It means that he is projected to end the year ranked No. 49, while Japan's Yusaku Miyazato - who started the week ranked No. 58 and finished alone in fourth - is projected to finish No. 50. Aphibarnrat finished T-15 in his Masters debut in 2016, while Miyazato will make his first appearance in the spring.

The results in Indonesia mean that American Peter Uihlein and South Africa's Dylan Frittelli are projected to barely miss the year-end, top-50 cutoff. Their options for Masters qualification will include winning a full-point PGA Tour event in early 2018 or cracking the top 50 by the final March 25 cutoff.

Cabreras take 1-shot lead in Father/Son

By Associated PressDecember 16, 2017, 11:23 pm

ORLANDO, Fla. - Two-time major champion Angel Cabrera and Angel Cabrera Jr. birdied their last three holes for a 13-under 59 to take a one-shot lead Saturday in the PNC Father-Son Challenge.

Cabrera, a Masters and U.S. Open champion, is making his debut in this popular 36-hole scramble. His son said he practiced hard for 10 days. What helped put him at ease was watching his father make so many putts.

''We combined very well,'' Cabrera said. ''When I hit a bad shot, he hit a good one. That's the key.''

They had a one-shot lead over Mark O'Meara and Shaun O'Meara, who are playing for the first time. That included a birdie on the last hole, which O'Meara attributed to the strength of his son.

''My little man hit it 58 yards by me on the 18th,'' said O'Meara, the Masters and British Open champion in 1998. ''It's a little easier coming in with a 6-iron.''

Defending champions David Duval and Nick Karavites rallied over the back nine at the Ritz-Carlton Golf Club for a 61. They are trying to become the first father-son team to repeat as winners since Bernhard and Stefan Langer in 2006. Larry Nelson won two years in a row in 2007 and 2008, but with different sons.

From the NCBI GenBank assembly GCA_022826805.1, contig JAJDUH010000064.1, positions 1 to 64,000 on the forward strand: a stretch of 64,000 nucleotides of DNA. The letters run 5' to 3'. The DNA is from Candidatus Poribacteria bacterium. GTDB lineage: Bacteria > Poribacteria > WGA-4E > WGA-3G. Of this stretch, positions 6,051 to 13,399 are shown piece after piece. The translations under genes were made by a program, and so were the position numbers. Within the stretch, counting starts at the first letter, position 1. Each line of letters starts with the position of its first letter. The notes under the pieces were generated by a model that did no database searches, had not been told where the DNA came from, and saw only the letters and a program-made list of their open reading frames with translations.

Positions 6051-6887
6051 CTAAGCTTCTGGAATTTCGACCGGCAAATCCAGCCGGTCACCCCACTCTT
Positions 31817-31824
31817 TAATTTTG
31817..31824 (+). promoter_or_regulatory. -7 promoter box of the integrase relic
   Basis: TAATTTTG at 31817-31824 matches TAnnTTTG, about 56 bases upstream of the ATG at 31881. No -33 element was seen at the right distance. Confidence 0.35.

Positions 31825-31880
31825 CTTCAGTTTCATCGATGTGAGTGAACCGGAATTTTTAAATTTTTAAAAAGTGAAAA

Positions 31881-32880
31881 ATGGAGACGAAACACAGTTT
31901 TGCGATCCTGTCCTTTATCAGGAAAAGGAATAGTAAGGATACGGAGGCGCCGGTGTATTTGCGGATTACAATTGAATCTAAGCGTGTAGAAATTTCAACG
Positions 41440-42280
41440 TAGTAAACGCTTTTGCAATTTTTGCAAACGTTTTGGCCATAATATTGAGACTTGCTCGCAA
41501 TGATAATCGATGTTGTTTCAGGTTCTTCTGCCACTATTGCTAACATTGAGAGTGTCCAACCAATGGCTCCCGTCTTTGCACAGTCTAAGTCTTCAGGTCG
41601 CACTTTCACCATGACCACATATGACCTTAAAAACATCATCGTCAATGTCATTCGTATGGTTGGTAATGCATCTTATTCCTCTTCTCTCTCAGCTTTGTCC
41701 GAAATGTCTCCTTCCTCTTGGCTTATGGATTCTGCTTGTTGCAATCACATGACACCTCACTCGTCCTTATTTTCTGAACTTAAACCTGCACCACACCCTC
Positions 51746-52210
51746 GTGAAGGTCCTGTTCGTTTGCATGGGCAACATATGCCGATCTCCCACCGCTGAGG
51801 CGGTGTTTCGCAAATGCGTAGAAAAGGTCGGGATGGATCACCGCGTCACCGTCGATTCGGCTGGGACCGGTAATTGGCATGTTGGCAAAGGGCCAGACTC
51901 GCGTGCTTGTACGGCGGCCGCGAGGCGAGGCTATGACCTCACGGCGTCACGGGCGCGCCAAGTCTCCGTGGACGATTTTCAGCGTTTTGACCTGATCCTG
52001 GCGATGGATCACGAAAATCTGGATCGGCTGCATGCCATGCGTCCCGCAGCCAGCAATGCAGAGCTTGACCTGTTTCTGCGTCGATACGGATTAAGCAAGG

''I'd imagine we have to break 60 tomorrow to have a chance to win, but hey, stranger things have happened,'' Duval said. ''I've even done it myself.''

Duval shot 59 at the Bob Hope Classic to win in 1999 on his way to reaching No. 1 in the world that year.

Duval and his stepson were tied with Bernhard Langer and 17-year-old Jason Langer, who made two eagles on the last five holes. This Langer tandem won in 2014.

Jack Nicklaus, playing with grandson G.T., opened with a 68.

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Woods' 2018 schedule coming into focus ... or is it?

By Golf Channel DigitalDecember 16, 2017, 5:46 pm

Two weeks after his successful return to competition at the Hero World Challenge, Tiger Woods’ 2018 schedule may be coming into focus.

Golfweek reported on Saturday that Woods hopes to play the Genesis Open in February according to an unidentified source with “direct knowledge of the situation.”

Woods’ agent Mark Steinberg declined to confirm the 14-time major champion would play the event and told GolfChannel.com that Woods – who underwent fusion surgery to his lower back in April – is still formulating his ’18 schedule.

Woods’ foundation is the host organization for the Genesis Open and the event supports the Tiger Woods Learning Center in Anaheim, Calif.

The Genesis Open would be Woods’ first start on the PGA Tour since he missed the cut last January at the Farmers Insurance Open.